Surprise Wins, Heartfelt Moments for Grammy Latin Categories
Zoé, Luis Miguel, Claudia Brant Win Latin Categories at 2019 Grammys
It was surprise after surprise as the winners to the Latin categories of the Grammys were announced in the pretelecast.
Singer/songwriter Claudia Brant, who has built a career as one of the top songwriters in Latin music, won as a performer in the Best Latin Pop Album category for Sincera, a collection of personal, heartfelt songs set to acoustic, Brazilian-tinged arrangements, courtesy of producers/engineers Cheche Alara (who was conducting the house band during the pre-telecast ceremony) and Moogie Canazio. Brant won over a field of hefty contenders that included Carlos Vives (with Vives), Spanish star Pablo Alborán with the soulful Prometo, Natalia LaFourcade with the second volume of her Musas series and Puerto Rican up and coming singer/songwriter Raquel Sofía with 2 A.M.
The Best Latin rock/alternative/urban Album went to Mexican band Zoé’s Aztlan in a hard to predict category where the alternative sounds of Monsiuer Periné and the urban sounds of Orishas also stood a good chance of winning. But it’s gratifying to see a successful and respected rock band pick up this award.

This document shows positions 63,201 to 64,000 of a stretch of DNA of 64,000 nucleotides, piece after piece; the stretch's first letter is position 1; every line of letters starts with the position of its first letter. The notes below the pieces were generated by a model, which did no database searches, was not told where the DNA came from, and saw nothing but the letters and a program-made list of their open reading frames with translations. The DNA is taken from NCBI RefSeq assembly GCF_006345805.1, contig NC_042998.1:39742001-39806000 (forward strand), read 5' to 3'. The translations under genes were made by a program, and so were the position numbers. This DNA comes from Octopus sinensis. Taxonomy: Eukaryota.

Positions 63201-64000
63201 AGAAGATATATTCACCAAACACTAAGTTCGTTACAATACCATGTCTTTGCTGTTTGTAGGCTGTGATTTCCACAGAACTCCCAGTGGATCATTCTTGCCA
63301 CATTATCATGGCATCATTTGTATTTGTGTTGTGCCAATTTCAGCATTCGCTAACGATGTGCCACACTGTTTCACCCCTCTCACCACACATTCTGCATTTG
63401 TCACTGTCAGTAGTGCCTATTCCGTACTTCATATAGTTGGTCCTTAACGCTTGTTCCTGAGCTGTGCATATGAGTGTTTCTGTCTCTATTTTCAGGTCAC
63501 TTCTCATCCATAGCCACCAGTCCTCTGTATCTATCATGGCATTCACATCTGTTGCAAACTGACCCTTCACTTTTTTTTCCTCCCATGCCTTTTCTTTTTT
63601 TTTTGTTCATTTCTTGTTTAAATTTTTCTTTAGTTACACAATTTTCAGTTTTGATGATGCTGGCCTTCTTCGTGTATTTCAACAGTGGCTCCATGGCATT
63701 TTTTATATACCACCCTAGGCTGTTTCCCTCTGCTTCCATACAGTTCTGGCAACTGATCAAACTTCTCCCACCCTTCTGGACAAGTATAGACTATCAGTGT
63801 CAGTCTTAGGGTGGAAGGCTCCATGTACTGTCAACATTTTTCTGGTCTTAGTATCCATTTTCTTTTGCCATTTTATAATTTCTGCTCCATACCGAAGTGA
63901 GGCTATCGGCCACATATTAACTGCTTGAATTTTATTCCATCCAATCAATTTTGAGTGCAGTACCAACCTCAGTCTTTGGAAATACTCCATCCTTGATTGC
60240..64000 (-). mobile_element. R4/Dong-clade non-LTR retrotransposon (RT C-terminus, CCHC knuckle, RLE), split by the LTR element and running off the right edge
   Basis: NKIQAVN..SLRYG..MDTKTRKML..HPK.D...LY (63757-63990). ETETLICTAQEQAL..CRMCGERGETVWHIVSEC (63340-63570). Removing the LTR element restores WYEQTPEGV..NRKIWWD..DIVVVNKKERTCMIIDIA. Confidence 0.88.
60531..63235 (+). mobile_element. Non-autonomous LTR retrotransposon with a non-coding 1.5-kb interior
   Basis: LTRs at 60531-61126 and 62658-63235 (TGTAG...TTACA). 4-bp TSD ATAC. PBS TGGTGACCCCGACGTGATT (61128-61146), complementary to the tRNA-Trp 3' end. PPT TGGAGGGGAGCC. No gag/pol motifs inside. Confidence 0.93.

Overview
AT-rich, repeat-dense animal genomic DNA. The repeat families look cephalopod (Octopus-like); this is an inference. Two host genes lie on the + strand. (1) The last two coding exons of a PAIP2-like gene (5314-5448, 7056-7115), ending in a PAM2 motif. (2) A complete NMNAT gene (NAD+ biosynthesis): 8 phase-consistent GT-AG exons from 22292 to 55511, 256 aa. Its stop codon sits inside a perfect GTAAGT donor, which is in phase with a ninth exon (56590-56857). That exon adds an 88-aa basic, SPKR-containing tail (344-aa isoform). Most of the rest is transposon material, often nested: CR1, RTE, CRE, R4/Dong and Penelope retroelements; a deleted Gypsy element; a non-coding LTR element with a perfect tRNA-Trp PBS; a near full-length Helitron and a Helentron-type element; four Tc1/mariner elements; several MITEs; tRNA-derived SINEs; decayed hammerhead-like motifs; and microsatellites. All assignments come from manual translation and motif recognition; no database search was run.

There were no big commercial releases in the Best Tropical Album category, which went to critically acclaimed Spanish Harlem Orchestra for Anniversary. The only fully expected win was Luis Miguel’s, for his Latin Grammy winning ¡México Por Siempre!
Despite the fact that the Latin nominations barely reflected the reality of the Latin music landscape, the performances and speeches at the telecast were standouts.
“I came here 20 years ago as an immigrant and the doors were open to me. I hope it continues,” said an emotional Brant, striking a balance between gratitude for the country that welcomed and hope for those who are also trying for a better future.
Earlier in the evening, Lucy Kalantari, who won Best Children’s Album for All The Sounds by Lucy Kalantari & the Jazz Cats, gave a shout out to her mom in Dominican Republic.
“This album was recorded by a Latina woman. It was produced by a woman,” she said.
And the Latin category performance was gorgeous, with three Mexican nominees -- luminous teenager Angela Aguilar and veterans Aida Cuevas and Natalia LaFourcade -- singing the traditional “La Llorona.” Certainly not urban, but a shining example of artistry.